The Sunday Times
Published: 17 January 2016
Junior doctors on strike: the health secretary is under pressure (James Gourley)
JEREMY HUNT has been tipped for the sack by cabinet colleagues in David Cameron’s next reshuffle after failing to head off the junior doctors’ strike.
Senior Tories say George Osborne, the chancellor, wants Boris Johnson to take over as health secretary in what allies of the London mayor view as “literally a hospital pass” designed to dent his leadership hopes.
One cabinet minister said Hunt is vulnerable he “was sent to health to keep the NHS out of the headlines — and instead we’ve got the first doctors’ strike in a generation”.
A close ally of the prime minister has sounded out Tory MPs about Johnson taking over from Hunt later this year.
The mayor has been promised a “big job” by Cameron and has also been tipped as foreign secretary. Hunt would remain in the cabinet in another post.
Senior government sources have confirmed that the plan has been floated by people who are close to Osborne. However, one source said: “This is wishful thinking by a leadership rival.”
The plan emerged as up to 50,000 patients are set to have their treatment disrupted by the second planned strike later this month. Hospitals said there will be even more disruption than in last week’s 24-hour strike. More than 4,400 operations last week were cancelled and 17,500 outpatient appointments had to be abandoned.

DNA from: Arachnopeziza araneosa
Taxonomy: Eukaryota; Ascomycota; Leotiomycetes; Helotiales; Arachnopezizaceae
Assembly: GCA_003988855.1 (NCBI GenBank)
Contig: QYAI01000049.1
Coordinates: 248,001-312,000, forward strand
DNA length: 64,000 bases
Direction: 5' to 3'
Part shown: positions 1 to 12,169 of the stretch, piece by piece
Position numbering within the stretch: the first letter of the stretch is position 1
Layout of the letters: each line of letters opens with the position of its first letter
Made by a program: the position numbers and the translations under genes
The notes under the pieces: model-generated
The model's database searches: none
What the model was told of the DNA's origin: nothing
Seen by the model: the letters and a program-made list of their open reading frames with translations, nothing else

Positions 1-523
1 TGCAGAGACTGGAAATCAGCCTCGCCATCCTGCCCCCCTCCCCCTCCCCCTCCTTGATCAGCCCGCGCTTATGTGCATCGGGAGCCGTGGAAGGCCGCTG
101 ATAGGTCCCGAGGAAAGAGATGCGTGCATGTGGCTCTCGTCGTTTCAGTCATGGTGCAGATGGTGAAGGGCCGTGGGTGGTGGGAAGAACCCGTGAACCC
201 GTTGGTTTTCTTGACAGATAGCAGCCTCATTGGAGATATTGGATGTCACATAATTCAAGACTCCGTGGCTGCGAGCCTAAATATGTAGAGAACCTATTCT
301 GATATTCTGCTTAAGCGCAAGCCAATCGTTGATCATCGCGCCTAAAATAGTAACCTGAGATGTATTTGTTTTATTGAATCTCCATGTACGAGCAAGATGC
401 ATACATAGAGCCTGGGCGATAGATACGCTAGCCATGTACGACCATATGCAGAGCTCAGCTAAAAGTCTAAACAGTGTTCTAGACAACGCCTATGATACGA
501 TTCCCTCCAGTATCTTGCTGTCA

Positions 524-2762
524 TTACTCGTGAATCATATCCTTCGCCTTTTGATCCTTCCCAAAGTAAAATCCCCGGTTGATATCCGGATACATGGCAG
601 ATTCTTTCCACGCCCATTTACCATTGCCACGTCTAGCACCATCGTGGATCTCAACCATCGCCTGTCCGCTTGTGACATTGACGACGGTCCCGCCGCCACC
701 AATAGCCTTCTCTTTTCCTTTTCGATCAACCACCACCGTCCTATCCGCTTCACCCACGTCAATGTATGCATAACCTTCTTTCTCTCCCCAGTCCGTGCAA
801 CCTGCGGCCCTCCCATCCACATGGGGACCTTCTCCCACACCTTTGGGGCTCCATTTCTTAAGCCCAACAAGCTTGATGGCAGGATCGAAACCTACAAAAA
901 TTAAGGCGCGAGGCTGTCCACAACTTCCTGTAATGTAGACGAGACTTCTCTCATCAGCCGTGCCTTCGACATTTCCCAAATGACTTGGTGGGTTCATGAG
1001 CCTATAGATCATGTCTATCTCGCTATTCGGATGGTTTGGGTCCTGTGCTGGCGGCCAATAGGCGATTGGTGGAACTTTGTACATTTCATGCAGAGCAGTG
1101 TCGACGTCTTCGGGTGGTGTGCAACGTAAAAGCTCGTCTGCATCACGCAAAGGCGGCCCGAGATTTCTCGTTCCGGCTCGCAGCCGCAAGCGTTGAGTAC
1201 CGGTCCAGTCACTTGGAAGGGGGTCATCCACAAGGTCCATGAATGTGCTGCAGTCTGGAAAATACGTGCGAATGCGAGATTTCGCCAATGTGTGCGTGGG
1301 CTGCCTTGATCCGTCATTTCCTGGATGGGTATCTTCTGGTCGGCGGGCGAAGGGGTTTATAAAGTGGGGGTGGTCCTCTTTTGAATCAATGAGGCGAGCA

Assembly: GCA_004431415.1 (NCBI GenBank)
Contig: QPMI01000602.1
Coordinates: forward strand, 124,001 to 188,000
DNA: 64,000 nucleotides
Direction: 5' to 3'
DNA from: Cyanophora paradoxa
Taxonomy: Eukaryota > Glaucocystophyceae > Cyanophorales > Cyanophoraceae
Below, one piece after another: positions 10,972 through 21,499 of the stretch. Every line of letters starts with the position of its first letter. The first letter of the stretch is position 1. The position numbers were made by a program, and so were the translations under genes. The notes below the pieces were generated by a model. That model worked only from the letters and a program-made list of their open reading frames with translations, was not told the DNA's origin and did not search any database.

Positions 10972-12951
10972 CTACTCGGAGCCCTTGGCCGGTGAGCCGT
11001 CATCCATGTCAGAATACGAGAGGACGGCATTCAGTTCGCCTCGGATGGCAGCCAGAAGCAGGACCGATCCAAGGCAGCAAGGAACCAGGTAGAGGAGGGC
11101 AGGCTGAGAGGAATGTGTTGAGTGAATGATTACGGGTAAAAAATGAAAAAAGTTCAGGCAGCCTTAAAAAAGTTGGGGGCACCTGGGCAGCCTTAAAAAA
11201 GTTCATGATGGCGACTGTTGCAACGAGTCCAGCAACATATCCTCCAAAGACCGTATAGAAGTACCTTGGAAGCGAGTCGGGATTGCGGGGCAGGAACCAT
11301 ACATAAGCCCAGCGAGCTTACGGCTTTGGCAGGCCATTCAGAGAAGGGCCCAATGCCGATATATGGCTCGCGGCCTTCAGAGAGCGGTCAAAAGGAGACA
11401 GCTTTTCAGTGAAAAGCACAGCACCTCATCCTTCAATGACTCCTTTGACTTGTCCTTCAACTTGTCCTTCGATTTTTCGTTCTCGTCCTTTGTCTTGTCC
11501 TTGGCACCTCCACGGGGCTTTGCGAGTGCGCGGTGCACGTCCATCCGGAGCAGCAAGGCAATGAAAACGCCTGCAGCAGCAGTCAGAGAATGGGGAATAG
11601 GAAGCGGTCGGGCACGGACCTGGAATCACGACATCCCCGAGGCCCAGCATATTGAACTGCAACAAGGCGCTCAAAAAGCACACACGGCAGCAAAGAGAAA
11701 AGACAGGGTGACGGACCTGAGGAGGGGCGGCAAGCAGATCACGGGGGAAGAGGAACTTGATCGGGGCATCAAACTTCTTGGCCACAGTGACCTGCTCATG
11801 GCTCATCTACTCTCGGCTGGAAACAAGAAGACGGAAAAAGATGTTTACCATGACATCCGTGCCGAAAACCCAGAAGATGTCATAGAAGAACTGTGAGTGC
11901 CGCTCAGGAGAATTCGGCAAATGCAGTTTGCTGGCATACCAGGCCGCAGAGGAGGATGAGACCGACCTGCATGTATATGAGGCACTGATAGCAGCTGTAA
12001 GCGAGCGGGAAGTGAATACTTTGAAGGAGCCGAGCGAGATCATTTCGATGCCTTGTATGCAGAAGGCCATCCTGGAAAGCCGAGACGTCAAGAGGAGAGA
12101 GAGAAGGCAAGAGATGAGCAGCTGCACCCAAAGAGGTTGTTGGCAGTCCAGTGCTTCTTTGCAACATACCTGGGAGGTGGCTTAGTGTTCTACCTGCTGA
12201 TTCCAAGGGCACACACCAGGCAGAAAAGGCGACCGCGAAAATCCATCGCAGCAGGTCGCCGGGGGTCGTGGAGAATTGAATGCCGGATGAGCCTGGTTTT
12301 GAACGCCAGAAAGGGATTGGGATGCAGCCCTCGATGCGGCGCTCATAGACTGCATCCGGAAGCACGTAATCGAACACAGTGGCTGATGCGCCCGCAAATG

The two-day walkout, set for January 26, will result in about 10,000 operations being cancelled and up to 40,000 outpatient appointments being postponed.
Health Education England, which helps to train NHS medical staff, revealed that it would have to cancel 3,000 interviews with junior doctors about their next posts if the second strike goes ahead.
Hunt came under fresh pressure last night amid claims that he has misused statistics about the quality of stroke care at weekends.
In a letter to The Sunday Times, dozens of leading stroke doctors criticise his claim on the day of the strike that “you are 20% more likely to die from a stroke at the weekend”, saying the data is “out of date” because of “recent rapid improvements in stroke services”. They add: “Misrepresentation of statistics on stroke care to justify the junior doctor contract proposals is completely inappropriate.”
The signatories include 12 medics from four London hospitals and doctors from Manchester, Salford, Exeter and Pennine Acute hospitals. They say Hunt’s statements “led patients to defer seeking medical help and come to harm”, concluding: “Timely presentation to hospital is particularly critical in stroke, as it improves outcomes and reduces mortality. [We] ask that you reassure the public about the level of weekend stroke services.”
A Department of Health spokesman said: “Anyone with urgent health concerns should seek advice as soon as possible. However, there is clear clinical evidence that standards of care are not uniform across the week. This government makes no apology for tackling the problem.”